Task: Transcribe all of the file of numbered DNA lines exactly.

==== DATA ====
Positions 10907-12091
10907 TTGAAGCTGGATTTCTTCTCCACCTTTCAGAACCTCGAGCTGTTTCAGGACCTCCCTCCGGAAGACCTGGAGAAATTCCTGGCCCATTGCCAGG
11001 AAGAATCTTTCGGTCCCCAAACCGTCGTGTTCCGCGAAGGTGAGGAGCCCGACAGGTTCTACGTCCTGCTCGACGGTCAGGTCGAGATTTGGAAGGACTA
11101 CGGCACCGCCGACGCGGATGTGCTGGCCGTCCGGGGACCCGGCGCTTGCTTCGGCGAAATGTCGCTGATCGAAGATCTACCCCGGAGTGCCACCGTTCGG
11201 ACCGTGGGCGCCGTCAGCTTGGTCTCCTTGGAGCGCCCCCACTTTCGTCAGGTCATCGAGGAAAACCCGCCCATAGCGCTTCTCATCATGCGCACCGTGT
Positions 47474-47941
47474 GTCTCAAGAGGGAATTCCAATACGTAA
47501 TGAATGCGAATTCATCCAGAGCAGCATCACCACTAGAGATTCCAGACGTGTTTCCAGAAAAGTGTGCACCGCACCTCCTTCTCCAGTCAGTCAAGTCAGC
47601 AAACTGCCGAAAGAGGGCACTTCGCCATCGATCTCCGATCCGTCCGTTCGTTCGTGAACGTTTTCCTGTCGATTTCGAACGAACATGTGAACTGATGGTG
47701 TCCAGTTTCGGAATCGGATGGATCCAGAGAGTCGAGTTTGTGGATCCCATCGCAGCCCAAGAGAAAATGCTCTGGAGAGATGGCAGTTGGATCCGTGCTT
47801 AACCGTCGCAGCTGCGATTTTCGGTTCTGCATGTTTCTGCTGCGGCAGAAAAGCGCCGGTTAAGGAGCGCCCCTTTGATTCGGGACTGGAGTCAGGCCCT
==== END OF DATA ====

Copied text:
Positions 10907-12091
10907 TTGAAGCTGGATTTCTTCTCCACCTTTCAGAACCTCGAGCTGTTTCAGGACCTCCCTCCGGAAGACCTGGAGAAATTCCTGGCCCATTGCCAGG
11001 AAGAATCTTTCGGTCCCCAAACCGTCGTGTTCCGCGAAGGTGAGGAGCCCGACAGGTTCTACGTCCTGCTCGACGGTCAGGTCGAGATTTGGAAGGACTA
11101 CGGCACCGCCGACGCGGATGTGCTGGCCGTCCGGGGACCCGGCGCTTGCTTCGGCGAAATGTCGCTGATCGAAGATCTACCCCGGAGTGCCACCGTTCGG
11201 ACCGTGGGCGCCGTCAGCTTGGTCTCCTTGGAGCGCCCCCACTTTCGTCAGGTCATCGAGGAAAACCCGCCCATAGCGCTTCTCATCATGCGCACCGTGT
Positions 47474-47941
47474 GTCTCAAGAGGGAATTCCAATACGTAA
47501 TGAATGCGAATTCATCCAGAGCAGCATCACCACTAGAGATTCCAGACGTGTTTCCAGAAAAGTGTGCACCGCACCTCCTTCTCCAGTCAGTCAAGTCAGC
47601 AAACTGCCGAAAGAGGGCACTTCGCCATCGATCTCCGATCCGTCCGTTCGTTCGTGAACGTTTTCCTGTCGATTTCGAACGAACATGTGAACTGATGGTG
47701 TCCAGTTTCGGAATCGGATGGATCCAGAGAGTCGAGTTTGTGGATCCCATCGCAGCCCAAGAGAAAATGCTCTGGAGAGATGGCAGTTGGATCCGTGCTT
47801 AACCGTCGCAGCTGCGATTTTCGGTTCTGCATGTTTCTGCTGCGGCAGAAAAGCGCCGGTTAAGGAGCGCCCCTTTGATTCGGGACTGGAGTCAGGCCCT